Metropolitan Police's use of RIPA 2000 (Supplementary) [1]

Session date: 
October 22, 2014
Question By: 
Joanne McCartney
Organisation: 
Labour Group

Question

Joanne McCartney AM:  Mr Mayor, in an interview with LBC radio, you said that you had concerns about this and wanted to look into it - which I welcomed - and said that you thought it was wrong for the police just to go on a fishing expedition.  The public concern about this is as to whether there are sufficient safeguards to stop the police from overreaching.

Answer

Answer for Metropolitan Police's use of RIPA 2000 (Supplementary) [1]

Answer for Metropolitan Police's use of RIPA 2000 (Supplementary) [1]

Boris Johnson (Mayor of London):  Yes, and Sir Paul Kennedy, the Interception of Communications Commissioner, is looking into this and I hope very much that where we will get to is the state that I think you and I and Jenny [Jenny Jones AM] want to see, which is that there should be the extra safeguard of judicial approval before the police can do this.  What would be difficult, Joanne, would be to say that there are some bits of information that journalists may have that the police can never have access to because, obviously, when a serious crime is being investigated, no one can be above the law.

 

Joanne McCartney AM:  Yes, and obviously it is right that journalists have to act within the law as well, but the concern is that there are two pieces of legislation and the Metropolitan Police Service takes the easy option rather than what may be considered the better option to ensure transparency.

 

Boris Johnson (Mayor of London):  Yes, I understand.

 

Joanne McCartney AM:  There are some things that you can do.  You have talked about your concerns.  I suggested to the Deputy Mayor for Policing and Crime a couple of weeks ago that the Ethics Panel could look into this.  Would that be something that you would support?  He suggested that it could be helpful and he would suggest it to them.

 

Boris Johnson (Mayor of London):  It might well be.  I can talk to Stephen [Stephen Greenhalgh, Deputy Mayor for Policing and Crime] and Alex Carlile [Chairman, London Panel on Ethics in Policing] and see how they feel about that.  I am not certain that it will be necessary given that Sir Paul Kennedy is already quite far down the track and we are likely to get the change that we want pretty soon anyway.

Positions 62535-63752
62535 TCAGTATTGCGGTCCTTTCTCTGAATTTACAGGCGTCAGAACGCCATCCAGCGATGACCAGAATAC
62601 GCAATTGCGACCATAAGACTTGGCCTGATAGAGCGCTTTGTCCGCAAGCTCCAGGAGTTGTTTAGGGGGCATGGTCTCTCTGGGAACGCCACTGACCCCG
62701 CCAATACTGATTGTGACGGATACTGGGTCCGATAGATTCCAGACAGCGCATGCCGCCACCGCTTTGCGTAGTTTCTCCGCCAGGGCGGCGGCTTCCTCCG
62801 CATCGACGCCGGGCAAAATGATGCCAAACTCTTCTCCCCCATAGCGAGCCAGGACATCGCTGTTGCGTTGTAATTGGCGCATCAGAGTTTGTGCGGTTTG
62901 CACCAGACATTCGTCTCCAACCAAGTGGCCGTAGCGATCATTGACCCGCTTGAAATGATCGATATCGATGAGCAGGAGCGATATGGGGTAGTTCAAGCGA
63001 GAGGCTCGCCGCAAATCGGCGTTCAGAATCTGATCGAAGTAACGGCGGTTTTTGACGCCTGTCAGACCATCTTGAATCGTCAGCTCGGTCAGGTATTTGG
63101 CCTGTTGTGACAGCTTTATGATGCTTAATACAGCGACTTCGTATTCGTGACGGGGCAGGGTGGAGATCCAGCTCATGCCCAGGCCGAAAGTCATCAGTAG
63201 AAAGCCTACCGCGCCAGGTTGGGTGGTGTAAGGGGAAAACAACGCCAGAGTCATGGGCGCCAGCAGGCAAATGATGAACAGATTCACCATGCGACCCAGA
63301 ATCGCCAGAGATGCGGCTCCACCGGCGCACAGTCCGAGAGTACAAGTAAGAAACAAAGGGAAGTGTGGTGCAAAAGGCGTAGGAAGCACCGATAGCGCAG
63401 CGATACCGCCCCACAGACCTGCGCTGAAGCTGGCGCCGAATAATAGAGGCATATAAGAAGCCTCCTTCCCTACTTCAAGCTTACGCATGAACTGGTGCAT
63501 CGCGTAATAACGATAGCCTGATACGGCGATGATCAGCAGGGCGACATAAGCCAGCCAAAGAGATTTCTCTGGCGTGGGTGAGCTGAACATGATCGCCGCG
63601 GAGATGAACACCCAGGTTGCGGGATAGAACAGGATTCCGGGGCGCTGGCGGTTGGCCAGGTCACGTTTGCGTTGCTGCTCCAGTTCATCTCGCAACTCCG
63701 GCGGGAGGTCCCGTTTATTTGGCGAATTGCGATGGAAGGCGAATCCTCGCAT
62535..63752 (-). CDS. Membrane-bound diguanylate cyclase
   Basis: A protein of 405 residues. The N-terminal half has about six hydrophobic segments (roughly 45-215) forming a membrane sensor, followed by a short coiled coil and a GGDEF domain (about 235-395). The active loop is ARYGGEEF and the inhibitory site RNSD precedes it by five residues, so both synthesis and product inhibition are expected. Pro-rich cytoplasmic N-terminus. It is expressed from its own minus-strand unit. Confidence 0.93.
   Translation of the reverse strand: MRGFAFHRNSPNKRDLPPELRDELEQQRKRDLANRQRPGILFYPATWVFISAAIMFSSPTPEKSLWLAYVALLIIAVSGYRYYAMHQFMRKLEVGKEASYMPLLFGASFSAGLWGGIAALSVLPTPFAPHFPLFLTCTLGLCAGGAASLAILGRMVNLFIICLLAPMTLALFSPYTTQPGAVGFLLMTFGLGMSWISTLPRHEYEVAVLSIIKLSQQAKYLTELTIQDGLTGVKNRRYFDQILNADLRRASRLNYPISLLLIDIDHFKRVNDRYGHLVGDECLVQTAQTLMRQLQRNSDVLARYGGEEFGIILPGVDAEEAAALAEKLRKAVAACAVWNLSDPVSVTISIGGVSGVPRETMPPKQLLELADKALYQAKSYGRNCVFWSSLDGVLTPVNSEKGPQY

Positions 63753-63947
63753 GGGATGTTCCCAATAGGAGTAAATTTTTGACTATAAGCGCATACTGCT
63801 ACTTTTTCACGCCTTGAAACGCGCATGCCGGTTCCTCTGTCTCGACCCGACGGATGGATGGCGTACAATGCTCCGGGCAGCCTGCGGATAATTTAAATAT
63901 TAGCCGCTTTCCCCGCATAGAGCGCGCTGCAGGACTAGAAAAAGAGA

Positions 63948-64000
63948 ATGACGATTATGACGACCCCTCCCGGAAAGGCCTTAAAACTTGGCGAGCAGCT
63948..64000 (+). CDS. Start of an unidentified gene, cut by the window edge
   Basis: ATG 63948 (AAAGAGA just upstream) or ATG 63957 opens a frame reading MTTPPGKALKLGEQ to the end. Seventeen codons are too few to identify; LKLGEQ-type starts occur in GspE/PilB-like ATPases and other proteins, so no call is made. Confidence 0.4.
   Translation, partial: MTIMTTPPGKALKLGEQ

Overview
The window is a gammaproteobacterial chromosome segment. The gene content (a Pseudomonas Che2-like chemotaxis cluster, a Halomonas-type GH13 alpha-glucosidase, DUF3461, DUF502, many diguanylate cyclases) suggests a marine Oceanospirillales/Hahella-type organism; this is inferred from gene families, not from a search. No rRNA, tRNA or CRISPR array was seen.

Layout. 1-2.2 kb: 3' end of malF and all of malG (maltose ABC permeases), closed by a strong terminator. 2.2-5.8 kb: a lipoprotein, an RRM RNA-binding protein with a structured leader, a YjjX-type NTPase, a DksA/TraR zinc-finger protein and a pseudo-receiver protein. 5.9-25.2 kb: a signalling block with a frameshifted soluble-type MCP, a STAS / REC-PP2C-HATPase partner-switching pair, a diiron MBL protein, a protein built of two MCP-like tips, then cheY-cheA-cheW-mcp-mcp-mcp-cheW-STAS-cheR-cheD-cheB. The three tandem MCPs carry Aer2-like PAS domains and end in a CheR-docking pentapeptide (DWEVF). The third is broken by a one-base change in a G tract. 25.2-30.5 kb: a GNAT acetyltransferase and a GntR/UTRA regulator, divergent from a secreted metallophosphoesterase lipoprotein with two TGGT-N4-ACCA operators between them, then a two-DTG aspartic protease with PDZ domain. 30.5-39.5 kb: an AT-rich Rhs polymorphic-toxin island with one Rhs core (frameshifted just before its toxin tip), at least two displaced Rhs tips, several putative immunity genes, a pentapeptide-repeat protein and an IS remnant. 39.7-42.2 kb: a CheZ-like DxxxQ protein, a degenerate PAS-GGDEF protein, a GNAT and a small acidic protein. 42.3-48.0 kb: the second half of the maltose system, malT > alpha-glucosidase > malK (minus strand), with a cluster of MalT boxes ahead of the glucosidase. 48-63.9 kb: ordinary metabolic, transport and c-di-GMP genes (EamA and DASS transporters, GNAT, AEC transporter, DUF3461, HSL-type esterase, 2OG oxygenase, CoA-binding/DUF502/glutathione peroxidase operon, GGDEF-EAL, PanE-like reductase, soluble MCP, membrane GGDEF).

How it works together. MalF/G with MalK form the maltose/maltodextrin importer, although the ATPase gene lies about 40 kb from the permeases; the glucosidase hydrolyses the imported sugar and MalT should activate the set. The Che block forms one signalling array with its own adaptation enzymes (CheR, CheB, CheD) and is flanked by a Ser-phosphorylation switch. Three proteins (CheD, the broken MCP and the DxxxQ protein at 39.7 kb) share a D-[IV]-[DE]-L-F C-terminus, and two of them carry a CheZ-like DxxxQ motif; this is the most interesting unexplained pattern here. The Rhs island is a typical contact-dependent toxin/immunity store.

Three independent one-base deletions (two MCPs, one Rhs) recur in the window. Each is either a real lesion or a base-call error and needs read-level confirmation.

Joanne McCartney AM:  One other thing that you could do, for example, if you are concerned is you could retain the services of a retired judge who could be there to advise the Metropolitan Police Service if they are to make applications under this.  You would have the power to do that.  Would you be prepared to do that?

 

Boris Johnson (Mayor of London):  As I say, I am reluctant to duplicate work that is already being done in the sense that the ‑‑

 

Joanne McCartney AM:  That work is not being done.

 

Boris Johnson (Mayor of London):  The Interception of Communications Commissioner’s Office (IOCCO) is currently engaged and has asked the police to give evidence of all the information that they have obtained about journalist sources and contacts and all the rest of it and they are making recommendations.  It is very likely that that will lead to the judicial safeguard that we all want to see.  What I will say to you is this: if it fails to produce the change I think we are going to get, then I might consider something of the kind that you are describing.

 

Joanne McCartney AM:  Thank you.  Can I also suggest that a lot of the RIPA requests are not about journalists?  They are about ongoing investigations and a lot of them are sourced from borough policing.  Would you ask MOPAC to look at the level of authorisations and supervision that has taken place on those and just to do a quick review to check that appropriate supervision has taken place for those?

 

Boris Johnson (Mayor of London):  Obviously it is something I have taken up repeatedly now with Sir Bernard [Sir Bernard Hogan-Howe, Commissioner of Police of the Metropolis] and I would be very happy to raise it again.

 

Joanne McCartney AM:  Thank you.